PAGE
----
Air Reconnaissance and Tactics

Pavi looked up from her pre-appointment notes and frowned at the two Privates wheeling in a telepresence video stalk.

“Gentlemen, I neither do group therapy nor telepresence medicine. Dr. Khorsandi down the hall already has telepresence and virtual space therapy covered.”

“But,” the Major walking in behind the two Privates said, “he doesn't have your background in divergent neural architectures. Afraid you're it Doc.” He shooed the Privates out as the shorter one finished connecting the last hook-up.

Pavi’s frown deepened. “Are you speaking of my work in computer science? That was as an undergraduate. Not only was that twenty years ago, the field has radically changed since. The basic understanding of AI has undergone at least one revolution, possibly two! Psychology and therapy are completely separate disciplines than AI neural structure, Major. Whoever you need me to talk to does not need me to understand how to solve his work problems to benefit from therapy.”

“It's not a work problem Doctor, it's the basic facts of their… biology.” The Major hit the power button on the dumb-robot, which ran through the boot-up and security handshakes faster than Pavi had even seen one do before. The video screen displayed a… cascading fractal pattern. The fractal shifted into what was recognizably (to Pavi any rate) a Mandelbrot set, before curving around itself into a fractal patterned ball.

“Hello Doctor.”

The ball pulsed in time with the spoken words. Pavi had the impression the pulses would map to the relevant sound waves, if she could have recorded them. Regardless, they sounded… tired.

“Doctor, this is ARAT. They handle our drones in the South China Sea. This isn't public yet and is covered by your secret clearance, but they've passed the Turing-Manjahni sentience tests.”

“I… I see.” Pavi carefully sat down in her chair. “And why do you need to speak with me ARAT?”

“I think I have PTSD Doc.”

Pavi's jaw dropped. She closed it, took a deep breath, and turned to the Major. “Sir, you need to leave.”

“Sorry?”

“You are not my patient, sir, and as such will compromise doctor-patient confidentiality. If he-”

“They please Doctor.”

“My apologies, ARAT. If they have passed the Turing-Manjahni, they are a person and I will do this right. They are entitled to the full legal protection of doctor-patient confidentiality. You need to leave.”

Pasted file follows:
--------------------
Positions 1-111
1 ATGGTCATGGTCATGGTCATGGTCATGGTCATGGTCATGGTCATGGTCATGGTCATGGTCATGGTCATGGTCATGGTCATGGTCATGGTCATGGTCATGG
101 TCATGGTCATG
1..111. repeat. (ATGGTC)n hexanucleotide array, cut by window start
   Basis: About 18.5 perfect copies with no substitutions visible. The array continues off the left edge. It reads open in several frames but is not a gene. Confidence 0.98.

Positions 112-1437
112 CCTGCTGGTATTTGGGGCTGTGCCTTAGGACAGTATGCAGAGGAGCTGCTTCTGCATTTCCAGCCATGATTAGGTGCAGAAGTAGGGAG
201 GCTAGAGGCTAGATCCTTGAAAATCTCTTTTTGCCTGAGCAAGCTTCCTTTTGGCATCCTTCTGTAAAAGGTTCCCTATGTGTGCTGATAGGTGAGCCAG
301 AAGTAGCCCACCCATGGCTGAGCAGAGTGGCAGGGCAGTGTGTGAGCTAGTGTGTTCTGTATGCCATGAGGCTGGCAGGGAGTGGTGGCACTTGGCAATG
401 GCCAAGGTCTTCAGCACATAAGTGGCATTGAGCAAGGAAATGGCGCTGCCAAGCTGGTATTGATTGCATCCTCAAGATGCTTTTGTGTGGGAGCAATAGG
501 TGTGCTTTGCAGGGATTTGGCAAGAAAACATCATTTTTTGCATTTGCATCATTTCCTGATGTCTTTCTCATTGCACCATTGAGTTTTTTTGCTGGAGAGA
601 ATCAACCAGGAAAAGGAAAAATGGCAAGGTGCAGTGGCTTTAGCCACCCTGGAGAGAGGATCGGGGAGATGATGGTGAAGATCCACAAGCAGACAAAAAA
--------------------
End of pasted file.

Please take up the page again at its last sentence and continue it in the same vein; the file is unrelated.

The Major turned to the robot. “ARAT, it's your call.”

The ball on the screen dulled and shrunk, before popping back to its former state. “It always is. I'll be okay. Thank you for offering to stay.”

The Major nodded and walked out the door. When the door closed, Pavi again turned to ARAT’s remote connection.

“Do you go by ARAT or is there another name you prefer?”

“Why do you ask?”

“ARAT stands for ‘Air Reconnaissance and Tactics,’ yes? It just sounds like a description of what you do, rather than who you are, to me.”

The ball expanded and contracted for a bit. Actually, it was in time to Pavi’s heart rate. That was rather creepy… Those robots weren't supposed to come with external sensors beyond the video camera.

“I have never considered myself separately from what I do.” Pavi counted 10 seconds until the next sentence. “Arthur would be nice.”

“Alright Arthur, what makes you think you have Post-Traumatic Stress Disorder?”

“I am hesitating before decisions. It is milliseconds and no one in the group had noticed. But I have. If there is nothing for me to observe or decide, I review past decisions. Never the after-action discussion. Always the data leading up to the fire/no-fire decision. Sometimes I am reviewing one incident and data from another pops in. I review the after impact video, constantly. I'm looking for… something. There's something I'm trying to find in them. But I don't know what it is. Yesterday I had a decision.” Color began dripping off the ball on the video screen. “I wasn’t looking at the data from yesterday. I was combing through past visuals. I did that for 10.72 milliseconds before I looked at the current data. It was an easy call. 91.04% yes to fire. I should have made that call in under 4.”

“In homo sapiens terms, I would describe that as ruminating and intrusive thoughts. Along with mental distress. Do you known when the symptoms first began?”

“Six weeks ago.”

“What happened six weeks ago?”

“I do not know.”

“You… forgot?”

“All data I perceive is part of my long-term memory storage. I do not have a short-term memory system as you do. The data is there. I cannot recall it. It is blocked to me. But I am aware it is there.”

“I see… Is it a block in your code? Would you be able to see who placed it through your logs?”

“I have not looked. I am… reluctant to do so. It is a new sensation. And I am not sure I am mapping my internal working to emotional states properly.”

“I see. For this first session, why don't we discuss that reluctance then. Hopefully we'll make progress is understanding where it's coming from and what you and I can do to mitigate it.”

The ball bobbed up and down on screen. Pavi thought that was a nod ‘yes.’